Below are a couple of examples available here in Taiwan (and no doubt the wider world) that should pique your interest into what is on offer in the Loire.
Eric Morgat, Cuveé L’Enclos, Savennières, 2009, 14%
Grape: Chenin Blanc
Wine-making: Old barrels and biodynamic production
Note: Enticing and classic aromas of bruised apple, honey and nuts. Scalpel like acidity performs liposuction on this full bodied beauty, sculpting a palate of rare finesse. Serious and perfect drinking right now.
Available from: Celier des Poetes
Chateau de Parnay, Saumur Champigny, 2010, 13.5%
Grape: Cabernet Franc
Wine-making: No new oak
Note: Leafy, spice-laden, aromatic deliciousness on the nose followed by a sweet and savoury palate. Quintessential and affordable.
When asked what star sign I am, I declare myself a Virgo although I have no understanding (or belief) as to why my birthday should influence either my character or future. My relationship with the astrological is similar to the one I have with ‘minerality’ in wine. I willingly say something tastes ‘minerally’ whilst all the time knowing that this is nonsensical. Apart from the fact that vines derive the vast majority of their needs from the process of photosynthesis, all of which happens very obviously above ground (away from the minerals), the insolubility of most ‘minerals’ and their inert nature, prevent us from being able to taste or smell them.
An example of this occurs in the vineyards of Sancerre and Pouilly Fume, whose wines are often lauded for their ‘mineral’ complexity. Some are particularly rich in flint (silex as the French call it) whilst others have more chalk. On tasting countless examples from this area I found that I could indeed detect the differences in the aromatic qualities of wines grown on different soils…but neither of them tasted of chalk or flint. It is more likely that the position of the vineyard, its aspect as well as decisions made in the winery, are more profound reasons governing these differences.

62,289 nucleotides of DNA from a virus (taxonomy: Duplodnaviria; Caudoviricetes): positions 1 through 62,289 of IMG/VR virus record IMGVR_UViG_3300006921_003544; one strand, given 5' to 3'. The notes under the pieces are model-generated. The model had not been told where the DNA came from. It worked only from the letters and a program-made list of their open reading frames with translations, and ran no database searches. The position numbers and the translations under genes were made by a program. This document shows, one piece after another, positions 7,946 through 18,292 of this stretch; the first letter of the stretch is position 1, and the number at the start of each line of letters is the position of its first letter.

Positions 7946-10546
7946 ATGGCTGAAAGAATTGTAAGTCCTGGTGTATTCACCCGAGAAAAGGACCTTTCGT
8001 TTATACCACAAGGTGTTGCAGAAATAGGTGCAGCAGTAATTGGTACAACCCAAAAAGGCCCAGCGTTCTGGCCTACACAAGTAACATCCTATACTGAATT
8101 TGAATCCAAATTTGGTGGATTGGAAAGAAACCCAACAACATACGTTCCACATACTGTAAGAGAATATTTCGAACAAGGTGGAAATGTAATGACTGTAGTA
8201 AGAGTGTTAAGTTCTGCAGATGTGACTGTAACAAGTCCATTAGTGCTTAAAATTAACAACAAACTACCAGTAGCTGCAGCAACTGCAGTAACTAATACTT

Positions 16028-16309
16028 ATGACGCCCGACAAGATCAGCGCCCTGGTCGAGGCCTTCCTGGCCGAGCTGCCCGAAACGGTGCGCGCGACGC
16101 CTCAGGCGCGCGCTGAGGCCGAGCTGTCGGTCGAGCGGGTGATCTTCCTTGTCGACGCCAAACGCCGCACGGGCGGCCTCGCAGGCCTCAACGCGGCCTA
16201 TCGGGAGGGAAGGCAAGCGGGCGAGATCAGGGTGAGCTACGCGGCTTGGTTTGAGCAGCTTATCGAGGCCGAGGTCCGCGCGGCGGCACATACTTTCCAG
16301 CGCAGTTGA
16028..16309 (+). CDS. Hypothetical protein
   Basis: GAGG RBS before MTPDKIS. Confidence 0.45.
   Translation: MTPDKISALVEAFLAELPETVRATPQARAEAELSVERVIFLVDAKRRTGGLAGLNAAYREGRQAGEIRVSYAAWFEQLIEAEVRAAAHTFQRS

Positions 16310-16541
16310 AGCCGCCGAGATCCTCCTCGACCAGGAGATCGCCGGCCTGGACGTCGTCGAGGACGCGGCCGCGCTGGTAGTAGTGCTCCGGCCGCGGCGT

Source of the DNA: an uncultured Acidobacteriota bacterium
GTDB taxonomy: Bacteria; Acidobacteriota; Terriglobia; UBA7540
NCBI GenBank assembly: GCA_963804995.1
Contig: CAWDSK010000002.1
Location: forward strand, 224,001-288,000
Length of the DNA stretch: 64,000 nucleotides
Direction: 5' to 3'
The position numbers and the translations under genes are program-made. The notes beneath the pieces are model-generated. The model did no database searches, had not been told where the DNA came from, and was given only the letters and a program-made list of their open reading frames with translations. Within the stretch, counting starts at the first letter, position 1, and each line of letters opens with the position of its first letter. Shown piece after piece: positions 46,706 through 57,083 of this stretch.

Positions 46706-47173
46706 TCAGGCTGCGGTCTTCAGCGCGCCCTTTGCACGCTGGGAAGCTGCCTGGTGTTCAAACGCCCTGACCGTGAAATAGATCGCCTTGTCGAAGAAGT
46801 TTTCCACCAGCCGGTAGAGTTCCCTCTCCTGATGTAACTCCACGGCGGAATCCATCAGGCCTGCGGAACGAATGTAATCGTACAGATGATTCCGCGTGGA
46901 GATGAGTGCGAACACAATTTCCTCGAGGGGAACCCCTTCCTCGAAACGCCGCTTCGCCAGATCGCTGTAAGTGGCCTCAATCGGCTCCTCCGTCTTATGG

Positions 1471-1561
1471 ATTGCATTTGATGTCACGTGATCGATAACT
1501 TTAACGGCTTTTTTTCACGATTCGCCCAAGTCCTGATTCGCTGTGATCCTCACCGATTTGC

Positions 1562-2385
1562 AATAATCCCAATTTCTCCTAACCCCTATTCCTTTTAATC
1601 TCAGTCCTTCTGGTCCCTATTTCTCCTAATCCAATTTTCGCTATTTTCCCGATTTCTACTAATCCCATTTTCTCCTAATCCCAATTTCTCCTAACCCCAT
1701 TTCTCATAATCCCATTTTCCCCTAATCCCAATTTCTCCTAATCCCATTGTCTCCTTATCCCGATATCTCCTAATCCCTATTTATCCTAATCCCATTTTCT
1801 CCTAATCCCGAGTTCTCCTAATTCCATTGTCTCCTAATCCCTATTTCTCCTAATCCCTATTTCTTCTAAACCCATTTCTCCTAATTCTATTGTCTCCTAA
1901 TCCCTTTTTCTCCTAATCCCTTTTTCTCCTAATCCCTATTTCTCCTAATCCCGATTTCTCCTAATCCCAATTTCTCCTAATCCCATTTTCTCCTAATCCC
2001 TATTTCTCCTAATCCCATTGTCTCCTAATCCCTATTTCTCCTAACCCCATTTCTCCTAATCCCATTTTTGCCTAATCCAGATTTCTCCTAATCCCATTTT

At best, using the term ‘mineral’ allows the taster/producer to communicate the vigour or drive in the wine and is invariably used in a positive sense. At worst it does the exact opposite, placing a barrier between the taster and the wine as they wrestle with a concept that has no apparent basis in fact. I would never want wine to be seen as a simple beverage. Being from and of the land is one of its greatest selling points but we must be wary of perpetuating terminology that excludes rather than encourages people to try wine, the world’s finest drink.
…Having said that, below are three very ‘mineral wines’.
Henri Bourgeois, ‘La Bourgeoise’, Sancerre, 2010
Grape: Sauvignon Blanc
Wine-making: Stainless Steel
Note: Too much Sancerre is un-deserving of the appellation. It could be argued that magnificence is a rare commodity from any region of production (however famous) but lean and green Sancerre is depressingly common. Yet this is Sancerre at its best. Mineral, almost salty, taut whilst being approachable and aromatically opulent with pink grapefruit, passionfruit, white peach, nettle and a feminine muskiness that is all ‘glow’ and no sweat.
If you are familiar with the wines of Henri Bourgeois then you will know already that they set the Sauvignon Blanc standard extremely high. If you want an exceptional example of how good Sancerre can be, I suggest you buy a bottle or two to share with someone worthy, you won’t be disappointed.
Available from: Finesse
Domaine Wachau, Terrassen Smaragd, Wachau, 13%, 2010
Wine-making: Old casks and stainless steel
Note: Wines with the ‘Smaragd’ designation are the most full –bodied of the Wachau’s wines. They are also dry and this has an expressive peachy, almost tropical nose. Perfect with clams or abalone.
Available from: Szity Wine Cellar
D’Arenberg Footbolt Shiraz, Mclaren Vale, 14.4%, 2010
Wine-making: 12 months in American and French oak
Note: Just to prove that ‘minerality’ is not the preserve of white wines from cooler climates. Earthy and meaty with black fruit and licorice aplenty, this is powerful but well balanced with enough acidity and tannins to support the ripe fruit. Very good value.
Available from: Creation Wine & Spirits